By William T. Elliott, MD, FACP, and James Chan, PharmD, PhD

The FDA has approved a 9-valent human papillomavirus (HPV) vaccine. The new vaccine covers five more types of HPV than the previous vaccine and protects against 90% of the HPV strains that cause cervical cancer.1 The new vaccine is marketed by Merck as Gardasil®9.


HPV-9 vaccine is indicated in girls and women ages 9 through 26 years of age for the prevention of cervical, vulvar, vaginal, and anal cancer caused by HPV types 16, 18, 31, 33, 45, 52, and 58; and genital warts by HPV types 6 and 11.2 It is also indicated for the prevention of precancerous or dysplastic lesions (cervical, vulvar, anal, and vaginal intraepithelial neoplasia (CIN, VIN, AIN, VaIN) and cervical adenocarcinoma (AIS). HPV-9 is also indicated in boys ages 9-15 years to prevent anal cancer, genital warts, and precancerous or dysplastic lesions (anal intraepithelial neoplasia).


The recommended dose is one injection (0.5 mL) intramuscularly, with follow-up injections at 2 and 6 months. HPV-9 can be given concomitantly with meningococcal vaccine (Menactra) and Tdap (Adacel). HPV-9 is supplied as a single-dose vial or prefilled syringe.


The relative contributions increase the overall coverage for cervical cancer-causing strains to 90% wordwide and to 95% in North America.1


The duration of immunity has not been established.2 The most frequent adverse events are injection site pain (72-90%), injection site swelling (27-49%), and injection site erythema (25-42%).2 Injection site reactions appear to be more frequent in girls and women than boys. Injection site reactions were numerically higher for HPV-9 vs. HPV-4. Syncope may occur, so observation for 15 minutes after administration is recommended.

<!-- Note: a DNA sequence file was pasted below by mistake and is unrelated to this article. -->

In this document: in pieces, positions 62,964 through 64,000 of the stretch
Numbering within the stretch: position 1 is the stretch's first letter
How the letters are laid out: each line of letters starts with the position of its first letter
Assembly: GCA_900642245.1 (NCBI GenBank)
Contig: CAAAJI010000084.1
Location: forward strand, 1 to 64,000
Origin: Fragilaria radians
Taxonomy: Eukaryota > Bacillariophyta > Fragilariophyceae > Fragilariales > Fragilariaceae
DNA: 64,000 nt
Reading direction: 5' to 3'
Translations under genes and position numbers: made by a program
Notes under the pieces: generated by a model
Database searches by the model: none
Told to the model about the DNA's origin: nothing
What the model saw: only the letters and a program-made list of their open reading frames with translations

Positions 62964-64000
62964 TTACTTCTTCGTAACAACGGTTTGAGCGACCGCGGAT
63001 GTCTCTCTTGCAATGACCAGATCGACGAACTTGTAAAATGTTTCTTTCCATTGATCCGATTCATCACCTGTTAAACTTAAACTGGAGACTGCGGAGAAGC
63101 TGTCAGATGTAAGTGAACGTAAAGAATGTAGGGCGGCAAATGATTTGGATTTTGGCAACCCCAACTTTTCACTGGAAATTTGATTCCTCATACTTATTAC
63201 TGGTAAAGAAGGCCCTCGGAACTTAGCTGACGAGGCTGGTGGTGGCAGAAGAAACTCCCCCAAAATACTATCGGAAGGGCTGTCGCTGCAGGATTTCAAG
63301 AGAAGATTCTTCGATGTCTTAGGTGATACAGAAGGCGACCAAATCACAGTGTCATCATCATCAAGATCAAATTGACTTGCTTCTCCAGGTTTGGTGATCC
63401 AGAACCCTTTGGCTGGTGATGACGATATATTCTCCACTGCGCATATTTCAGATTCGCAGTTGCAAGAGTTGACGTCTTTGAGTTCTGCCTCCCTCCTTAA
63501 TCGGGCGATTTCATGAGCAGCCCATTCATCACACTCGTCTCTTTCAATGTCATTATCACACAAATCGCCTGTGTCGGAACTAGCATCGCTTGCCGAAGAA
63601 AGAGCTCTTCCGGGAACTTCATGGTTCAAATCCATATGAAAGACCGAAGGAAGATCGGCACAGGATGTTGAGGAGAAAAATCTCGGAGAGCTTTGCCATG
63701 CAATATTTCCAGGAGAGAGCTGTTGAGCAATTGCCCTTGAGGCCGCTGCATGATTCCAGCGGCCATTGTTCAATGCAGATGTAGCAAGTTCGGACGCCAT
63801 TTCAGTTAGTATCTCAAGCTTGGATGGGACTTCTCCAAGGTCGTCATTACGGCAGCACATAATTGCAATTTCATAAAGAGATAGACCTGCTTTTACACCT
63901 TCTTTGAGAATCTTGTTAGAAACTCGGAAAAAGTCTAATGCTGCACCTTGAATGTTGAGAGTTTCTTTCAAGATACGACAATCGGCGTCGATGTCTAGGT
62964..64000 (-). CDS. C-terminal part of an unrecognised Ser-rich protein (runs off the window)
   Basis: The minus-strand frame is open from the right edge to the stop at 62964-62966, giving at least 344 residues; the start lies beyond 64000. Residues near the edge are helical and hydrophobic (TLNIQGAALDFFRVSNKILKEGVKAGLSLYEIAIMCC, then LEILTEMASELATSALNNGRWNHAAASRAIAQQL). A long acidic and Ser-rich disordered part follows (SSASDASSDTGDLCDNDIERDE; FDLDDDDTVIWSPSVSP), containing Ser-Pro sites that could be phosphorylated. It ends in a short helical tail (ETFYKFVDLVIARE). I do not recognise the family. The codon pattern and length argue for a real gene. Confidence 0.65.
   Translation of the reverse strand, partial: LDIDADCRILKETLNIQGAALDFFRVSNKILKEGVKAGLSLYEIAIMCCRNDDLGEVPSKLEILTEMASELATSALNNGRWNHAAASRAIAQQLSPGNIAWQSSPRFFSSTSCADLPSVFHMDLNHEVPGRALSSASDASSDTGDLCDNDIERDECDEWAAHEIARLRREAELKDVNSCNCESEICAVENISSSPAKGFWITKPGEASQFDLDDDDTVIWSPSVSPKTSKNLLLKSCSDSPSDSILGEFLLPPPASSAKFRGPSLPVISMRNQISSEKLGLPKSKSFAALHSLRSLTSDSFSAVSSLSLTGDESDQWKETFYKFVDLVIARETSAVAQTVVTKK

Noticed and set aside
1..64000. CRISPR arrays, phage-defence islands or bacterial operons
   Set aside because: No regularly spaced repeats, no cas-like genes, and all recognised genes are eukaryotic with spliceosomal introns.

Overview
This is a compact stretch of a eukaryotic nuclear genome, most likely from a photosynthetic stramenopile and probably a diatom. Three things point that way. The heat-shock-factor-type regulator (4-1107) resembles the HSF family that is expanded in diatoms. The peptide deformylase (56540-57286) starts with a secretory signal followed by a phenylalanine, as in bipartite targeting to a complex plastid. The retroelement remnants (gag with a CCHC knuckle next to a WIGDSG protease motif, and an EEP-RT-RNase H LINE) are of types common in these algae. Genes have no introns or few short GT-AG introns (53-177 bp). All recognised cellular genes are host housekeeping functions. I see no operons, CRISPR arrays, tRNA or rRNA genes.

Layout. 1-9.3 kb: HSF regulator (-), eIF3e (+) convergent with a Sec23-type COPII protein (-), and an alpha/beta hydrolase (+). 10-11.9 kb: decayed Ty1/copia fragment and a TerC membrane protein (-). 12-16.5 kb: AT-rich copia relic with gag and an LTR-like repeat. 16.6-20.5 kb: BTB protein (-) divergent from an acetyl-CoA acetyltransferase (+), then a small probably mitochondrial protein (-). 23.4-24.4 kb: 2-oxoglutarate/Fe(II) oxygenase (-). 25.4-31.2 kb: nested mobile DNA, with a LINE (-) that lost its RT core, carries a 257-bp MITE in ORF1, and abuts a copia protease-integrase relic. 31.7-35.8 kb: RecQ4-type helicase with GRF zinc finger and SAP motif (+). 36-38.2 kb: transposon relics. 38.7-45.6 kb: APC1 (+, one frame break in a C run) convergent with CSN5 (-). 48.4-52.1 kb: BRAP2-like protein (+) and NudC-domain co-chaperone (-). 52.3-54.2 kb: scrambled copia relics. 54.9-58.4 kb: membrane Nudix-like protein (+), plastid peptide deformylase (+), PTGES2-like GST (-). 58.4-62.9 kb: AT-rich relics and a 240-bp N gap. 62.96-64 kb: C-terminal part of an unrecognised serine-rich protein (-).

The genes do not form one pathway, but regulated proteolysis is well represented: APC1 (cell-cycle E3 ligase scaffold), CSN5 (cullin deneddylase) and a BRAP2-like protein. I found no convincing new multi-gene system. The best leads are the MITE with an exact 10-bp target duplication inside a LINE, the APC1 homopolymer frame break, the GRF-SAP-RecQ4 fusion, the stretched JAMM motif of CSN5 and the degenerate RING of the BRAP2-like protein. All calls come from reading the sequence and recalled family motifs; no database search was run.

The clinical studies with HPV-9 were based on the efficacy of HPV-4.2 In a large study in girls and women ages 16-26 years (n = 14,204) who were naïve to the relevant HPV types, HPV-9 was compared to HPV-4. The primary endpoint was efficacy for the five additional HPV types (31, 33, 45, 52, and 58) at the 7-month visit. HPV-9 showed > 90% efficacy against cervical, vaginal, and vulvar cancers, cervical intraepithelial neoplasia, HPV-related vulvar or vaginal disease, HPV-related persistent infection, abnormal Pap test, HPV-related biopsy, and 88% protection against definitive therapy (loop electrosurgical excision procedure and conization) related to the five HPV types. Effectiveness against the four previous HPV types were considered noninferior based on comparable geometric mean titers (GMTs) between HPV-9 and HPV-4. The effectiveness in girls and boys ages 9-15 years were inferred from GMTs.2 For all nine HPV types, the GMTs were 2-3-fold higher for the younger population relative to girls/women ages 16-26 years.2 In subjects previously vaccinated with HPV-4, seropositivity was 98% or higher with HPV-9. Anti-HPV titers for types 31,33, 45, 52, and 58 were 25-63% of the titer seen in previously unvaccinated subjects.2 The clinical relevance of this observation is not known.


HPV-9 vaccine provides additional coverage for about 20% of cervical cancers and 25%-30% of cervical precancers (CIN1, and CIN2/3) compared to the previous HPV vaccine.3 The recommendation for use of HPV-9 will be considered at the Center for Disease Control and Prevention’s Advisory Committee on Immunization Practice meeting in February 2015.4 The wholesale cost is $489 for three doses.


  1. Serrano B, et al. Infectious Agents and Cancer 2012;7:38.
  2. Gardasil 9 Prescribing Information. Merck and Company December 2014.
  3. 12/20/14.
  4. Accessed 12/20/14.